Georgetown has shown a remarkable adaptability in playing to the preferred style of its opponents this season, whether running and gunning with Memphis or operating in a half-court battle with Providence.
For all intents and purposes, South Florida's game plan Saturday seemed to be play as horrible as possible and hope the No. 14 Hoyas followed suit.
In the first half, the Bulls' strategy worked to perfection.
Both squads appeared to be sleepwalking through the 11 a.m. start, as South Florida's deliberate pace mixed with both teams' inability to hit shots led to a miserable exhibition that left many in the Verizon Center crowd stifling yawns.
"I don't like these early morning games, but I don't think the start had anything to do with it," Hoyas coach John Thompson III said. "We tried to get up and practice early to be ready for this."
As bad as the first half was, though, the final 20 minutes showed why the Hoyas' depth and balance makes them so dangerous.
Georgetown (18-4) shot a stellar 65 percent down the stretch, turning an eight-point halftime lead into a laugher, cruising 75-45 over the Bulls and moving to 8-3 in the Big East in advance of Wednesday's showdown against first-place Syracuse.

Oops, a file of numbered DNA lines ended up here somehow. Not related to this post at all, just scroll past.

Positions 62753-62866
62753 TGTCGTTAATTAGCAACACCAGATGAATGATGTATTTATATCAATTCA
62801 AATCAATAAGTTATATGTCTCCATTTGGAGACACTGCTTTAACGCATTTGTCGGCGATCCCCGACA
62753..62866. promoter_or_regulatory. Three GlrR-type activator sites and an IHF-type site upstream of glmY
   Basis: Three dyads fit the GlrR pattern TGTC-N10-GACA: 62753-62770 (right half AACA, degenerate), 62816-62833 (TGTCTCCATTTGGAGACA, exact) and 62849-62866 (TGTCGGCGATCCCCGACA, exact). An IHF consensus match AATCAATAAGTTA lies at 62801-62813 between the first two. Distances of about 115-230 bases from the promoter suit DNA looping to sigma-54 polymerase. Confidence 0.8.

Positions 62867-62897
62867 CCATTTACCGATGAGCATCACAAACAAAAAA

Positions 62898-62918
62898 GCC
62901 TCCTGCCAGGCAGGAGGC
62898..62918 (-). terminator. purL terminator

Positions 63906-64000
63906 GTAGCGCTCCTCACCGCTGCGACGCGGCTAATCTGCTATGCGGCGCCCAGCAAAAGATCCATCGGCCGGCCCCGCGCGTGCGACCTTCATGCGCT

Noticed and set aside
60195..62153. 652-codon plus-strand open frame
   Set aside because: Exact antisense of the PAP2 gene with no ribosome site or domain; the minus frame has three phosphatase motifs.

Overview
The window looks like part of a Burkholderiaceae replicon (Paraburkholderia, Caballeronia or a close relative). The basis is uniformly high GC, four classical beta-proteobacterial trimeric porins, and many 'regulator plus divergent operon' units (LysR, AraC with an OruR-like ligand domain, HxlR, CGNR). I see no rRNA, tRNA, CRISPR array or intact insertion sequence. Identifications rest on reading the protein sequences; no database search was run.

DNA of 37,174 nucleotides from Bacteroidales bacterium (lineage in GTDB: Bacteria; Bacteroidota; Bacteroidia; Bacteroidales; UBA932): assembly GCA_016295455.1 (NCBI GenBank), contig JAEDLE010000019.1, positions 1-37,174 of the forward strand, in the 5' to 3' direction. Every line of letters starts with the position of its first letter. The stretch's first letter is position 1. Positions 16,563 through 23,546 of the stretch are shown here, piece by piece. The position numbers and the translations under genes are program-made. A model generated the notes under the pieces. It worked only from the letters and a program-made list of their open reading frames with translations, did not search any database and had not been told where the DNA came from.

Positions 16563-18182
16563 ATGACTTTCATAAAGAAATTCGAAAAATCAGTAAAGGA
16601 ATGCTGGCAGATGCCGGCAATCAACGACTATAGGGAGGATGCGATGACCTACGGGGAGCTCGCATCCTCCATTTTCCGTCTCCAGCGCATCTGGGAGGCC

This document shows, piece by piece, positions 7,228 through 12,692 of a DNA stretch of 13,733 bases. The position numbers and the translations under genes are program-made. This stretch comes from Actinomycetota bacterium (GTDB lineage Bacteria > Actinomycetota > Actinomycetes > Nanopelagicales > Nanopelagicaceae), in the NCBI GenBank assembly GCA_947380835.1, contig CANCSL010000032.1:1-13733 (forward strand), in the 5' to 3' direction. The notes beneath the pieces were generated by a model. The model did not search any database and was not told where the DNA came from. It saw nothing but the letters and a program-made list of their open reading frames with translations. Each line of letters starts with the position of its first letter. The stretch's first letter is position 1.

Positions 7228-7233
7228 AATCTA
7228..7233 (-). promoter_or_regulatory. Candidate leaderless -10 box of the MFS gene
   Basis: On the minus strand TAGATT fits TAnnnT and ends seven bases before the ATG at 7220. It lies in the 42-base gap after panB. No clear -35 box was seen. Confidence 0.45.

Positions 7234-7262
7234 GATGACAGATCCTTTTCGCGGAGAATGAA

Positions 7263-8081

The margin of victory was the Hoyas' largest conference win since a 32-point thumping of St. John's in 2008. And five Hoyas scored in double figures, led by Henry Sims' 13 points, the first time that has happened since a victory over Villanova in 2009-10.
"This is a group that shares the ball, that doesn't care about who scores the points," Thompson said. "That just shows how unselfish this group is."
The notion that the Hoyas would score 52 points in the second half seemed unthinkable early on, when the two best defenses in the conference went about smothering each other.
South Florida (13-10, 6-4) went on an improbable 10:52 drought, the scoreboard stuck on an ignominious "5" for what seemed like an eternity. During that stretch, the Bulls coughed the ball up 11 times.
Georgetown, however, failed to take advantage, going 9:29 without a field goal of its own – a brutal stretch of basketball that ended in a 23-15 halftime score and with everyone searching for a jolt of caffeine to shake them out of their stupor.
"We were fine," guard Jason Clark said. "We felt that we weren't scoring the ball, but I don't think we were frustrated because we were playing good defense. We just had to keep playing defense and we knew our shots were going to fall."
They did start falling, as the jumpers that rimmed out found a home and Georgetown's patented back cuts found room as South Florida started falling out of position on defense.
"We got real frustrated offensively the more we couldn't score," Bulls coach Stan Heath said. "All of a sudden, the avalanche opened up, especially with the back-door scoring and the 3-point shooting. That's what you have to take away from Georgetown."
After a series of taut home triumphs, a victory where Thompson III could clear the bench was a perfect scenario.
"Absolutely," he said with a wry smile. "Absolutely."